Make the Most of Your Job Advertising Budget

Many business leaders struggle with the budget process each year, perhaps none more than those in talent acquisition. They attend conferences, keep abreast of the latest trends and seek counsel from consulting firms. Often they create projects only to find that the funds are unavailable. No budget increase. No new initiatives. No innovation.

As a marketer with 15 years of experience, the annual budget has become a challenge I look forward to. Many times the process involves the take-over of a department by a new leader. In this scenario I have learned that in order to get the initiatives you want executed within your mandate, you often need to get creative with your budgeting by making room. The same process I have used over the years in the marketing world can easily be applied to talent acquisition.

The largest obstacle I have encountered, budget-wise, has been within advertising and lead generation, or in the case of recruiting, the funnel of candidates to open positions. The best advertising programs in the marketing world use multiple channels for reaching an audience (print, online, e-mail, social media, trade shows, search engine marketing). Similarly, talent recruitment strategies use a multichannel approach (job search engines, job boards, social media, job fairs).

The biggest opportunity for making room in your budget is in advertising. The reason for this is something I call “the legacy approach” to budgeting. This is when your approach to ad spending remains unchanged from year to year because it appears to be effective on the surface. However, this is rarely the case, because your return on investment is being assessed as a group of advertising activities, not by individual actions, initiatives or channels. Few leaders actually audit the results by line item, and they miss an opportunity to spend strategically.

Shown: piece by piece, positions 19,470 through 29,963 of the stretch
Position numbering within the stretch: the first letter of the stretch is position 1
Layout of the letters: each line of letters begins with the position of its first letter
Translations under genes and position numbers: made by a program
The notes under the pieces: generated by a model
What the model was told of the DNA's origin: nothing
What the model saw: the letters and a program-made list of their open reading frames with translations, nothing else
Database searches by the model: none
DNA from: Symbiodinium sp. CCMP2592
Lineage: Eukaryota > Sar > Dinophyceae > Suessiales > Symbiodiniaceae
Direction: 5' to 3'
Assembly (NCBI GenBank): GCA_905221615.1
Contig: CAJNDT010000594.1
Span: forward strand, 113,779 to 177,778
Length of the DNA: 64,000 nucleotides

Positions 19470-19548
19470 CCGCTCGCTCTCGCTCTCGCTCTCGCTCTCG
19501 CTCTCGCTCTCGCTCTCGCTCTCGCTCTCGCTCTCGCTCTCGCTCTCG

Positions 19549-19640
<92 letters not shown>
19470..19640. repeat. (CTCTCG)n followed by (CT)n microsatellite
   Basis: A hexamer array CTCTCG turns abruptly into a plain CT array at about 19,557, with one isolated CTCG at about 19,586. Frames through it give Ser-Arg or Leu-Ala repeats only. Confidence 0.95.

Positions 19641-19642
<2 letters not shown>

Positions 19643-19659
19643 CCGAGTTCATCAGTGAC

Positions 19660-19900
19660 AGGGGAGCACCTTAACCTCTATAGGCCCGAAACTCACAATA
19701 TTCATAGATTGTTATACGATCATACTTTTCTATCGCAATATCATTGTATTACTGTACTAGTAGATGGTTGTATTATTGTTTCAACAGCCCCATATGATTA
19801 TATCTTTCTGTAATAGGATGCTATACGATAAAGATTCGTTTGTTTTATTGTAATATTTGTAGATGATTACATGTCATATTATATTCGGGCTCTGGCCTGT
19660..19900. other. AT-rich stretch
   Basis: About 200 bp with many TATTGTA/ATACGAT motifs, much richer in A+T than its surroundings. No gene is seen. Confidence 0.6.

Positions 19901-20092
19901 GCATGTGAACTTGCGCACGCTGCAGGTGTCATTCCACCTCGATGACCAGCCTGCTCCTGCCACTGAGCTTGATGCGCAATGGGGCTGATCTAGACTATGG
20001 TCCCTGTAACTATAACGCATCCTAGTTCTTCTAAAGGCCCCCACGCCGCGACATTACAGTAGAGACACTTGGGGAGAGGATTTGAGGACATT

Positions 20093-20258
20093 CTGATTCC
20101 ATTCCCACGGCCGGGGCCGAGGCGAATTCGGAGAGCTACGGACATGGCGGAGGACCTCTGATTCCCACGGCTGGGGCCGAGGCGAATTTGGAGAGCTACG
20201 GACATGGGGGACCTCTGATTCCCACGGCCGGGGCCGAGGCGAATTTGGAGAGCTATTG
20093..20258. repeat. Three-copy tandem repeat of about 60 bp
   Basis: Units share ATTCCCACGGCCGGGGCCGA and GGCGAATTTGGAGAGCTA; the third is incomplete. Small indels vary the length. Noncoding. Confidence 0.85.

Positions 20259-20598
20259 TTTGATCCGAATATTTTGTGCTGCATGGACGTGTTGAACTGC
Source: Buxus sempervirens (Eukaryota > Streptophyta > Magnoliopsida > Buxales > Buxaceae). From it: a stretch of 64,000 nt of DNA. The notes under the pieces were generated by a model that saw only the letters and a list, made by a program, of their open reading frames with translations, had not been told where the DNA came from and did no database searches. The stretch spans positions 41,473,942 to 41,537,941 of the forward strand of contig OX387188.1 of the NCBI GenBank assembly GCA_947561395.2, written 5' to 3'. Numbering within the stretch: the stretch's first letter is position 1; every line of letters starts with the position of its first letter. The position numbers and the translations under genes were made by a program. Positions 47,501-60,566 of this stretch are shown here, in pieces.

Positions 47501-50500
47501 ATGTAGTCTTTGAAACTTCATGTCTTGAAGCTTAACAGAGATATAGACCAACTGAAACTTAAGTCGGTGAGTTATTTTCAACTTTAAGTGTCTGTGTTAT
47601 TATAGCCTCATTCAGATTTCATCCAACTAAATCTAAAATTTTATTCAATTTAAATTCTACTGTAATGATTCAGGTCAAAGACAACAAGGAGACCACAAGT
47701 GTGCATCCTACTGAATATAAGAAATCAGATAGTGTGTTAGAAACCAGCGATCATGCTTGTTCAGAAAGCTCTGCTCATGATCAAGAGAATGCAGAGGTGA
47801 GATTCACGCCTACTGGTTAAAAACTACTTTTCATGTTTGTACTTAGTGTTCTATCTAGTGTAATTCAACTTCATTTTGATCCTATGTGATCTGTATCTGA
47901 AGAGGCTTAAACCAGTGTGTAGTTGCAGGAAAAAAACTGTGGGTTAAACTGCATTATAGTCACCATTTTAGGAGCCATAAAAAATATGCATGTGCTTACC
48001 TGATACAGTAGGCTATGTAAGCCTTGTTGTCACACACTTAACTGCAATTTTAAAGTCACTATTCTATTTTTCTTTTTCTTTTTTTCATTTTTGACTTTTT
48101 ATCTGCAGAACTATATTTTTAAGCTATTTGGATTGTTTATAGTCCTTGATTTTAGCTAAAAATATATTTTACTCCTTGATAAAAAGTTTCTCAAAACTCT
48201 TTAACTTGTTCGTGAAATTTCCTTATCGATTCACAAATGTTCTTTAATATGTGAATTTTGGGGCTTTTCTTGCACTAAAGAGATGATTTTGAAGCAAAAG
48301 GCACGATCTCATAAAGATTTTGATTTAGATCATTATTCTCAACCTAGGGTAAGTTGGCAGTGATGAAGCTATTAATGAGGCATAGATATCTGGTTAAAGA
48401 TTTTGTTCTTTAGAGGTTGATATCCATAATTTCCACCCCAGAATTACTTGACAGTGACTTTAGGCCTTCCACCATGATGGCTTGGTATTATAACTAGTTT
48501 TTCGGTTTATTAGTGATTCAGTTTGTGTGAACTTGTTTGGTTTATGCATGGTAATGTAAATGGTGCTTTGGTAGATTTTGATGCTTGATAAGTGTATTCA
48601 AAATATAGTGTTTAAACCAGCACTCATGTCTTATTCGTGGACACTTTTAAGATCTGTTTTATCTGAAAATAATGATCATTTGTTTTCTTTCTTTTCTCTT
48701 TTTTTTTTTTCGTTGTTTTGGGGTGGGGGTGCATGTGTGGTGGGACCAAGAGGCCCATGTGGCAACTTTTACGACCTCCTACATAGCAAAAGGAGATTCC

The following strategies may be common sense to many. Sadly, we often forget common sense or basic initiatives in our race to manage existing strategies and keep up with the competition. The three steps below are effective tools for every talent acquisition leader to undertake not just once, but on a regular basis, in order to keep their budget on track.

1. Audit Your Advertising Channels

Allocating your budget towards a job board, social media or similar channel without knowing the return on investment is dangerous. This is also the first place to find savings you could be allocating towards new initiatives. One of the initial steps you should undertake is an audit of the previous year’s spending and the number of candidates received. If you can further measure the number of hires from each advertising channel you are in even better shape.

Evaluate each supplier, determine the per-hire or per-candidate costs and, if possible, benchmark it to other companies. If you cannot compare these metrics to other companies, at least look for any odd performance levels or spending across your mix of advertising channels. If one or more suppliers have a per-hire or per-candidate cost significantly higher than the others, flag them for review.

Many people would stop at this step and simply eliminate the advertising channel that was the most expensive. However, you can’t only look at costs as factors for eliminating spending. You also need to look at your audience and goals.

2. Re-Align Advertising Channels and Spend Strategically

The second major activity I highly recommend is an analysis of the roles you are recruiting for and the various advertising channels you utilize to reach them. In marketing, we would use the argument that not all customers are the same. Some customers spend more than others and a good marketer is willing to invest more to access a customer with a greater lifetime revenue value than a one-time transactional consumer.

Clearly the same can be said about the roles for which you are hiring. Entry-level or transactional roles (receptionists, customer service agents, servers) are often less challenging to recruit than specialized roles (engineers, accountants, salespeople). It would not be economical to spend the same amount of money on advertising for these two groups.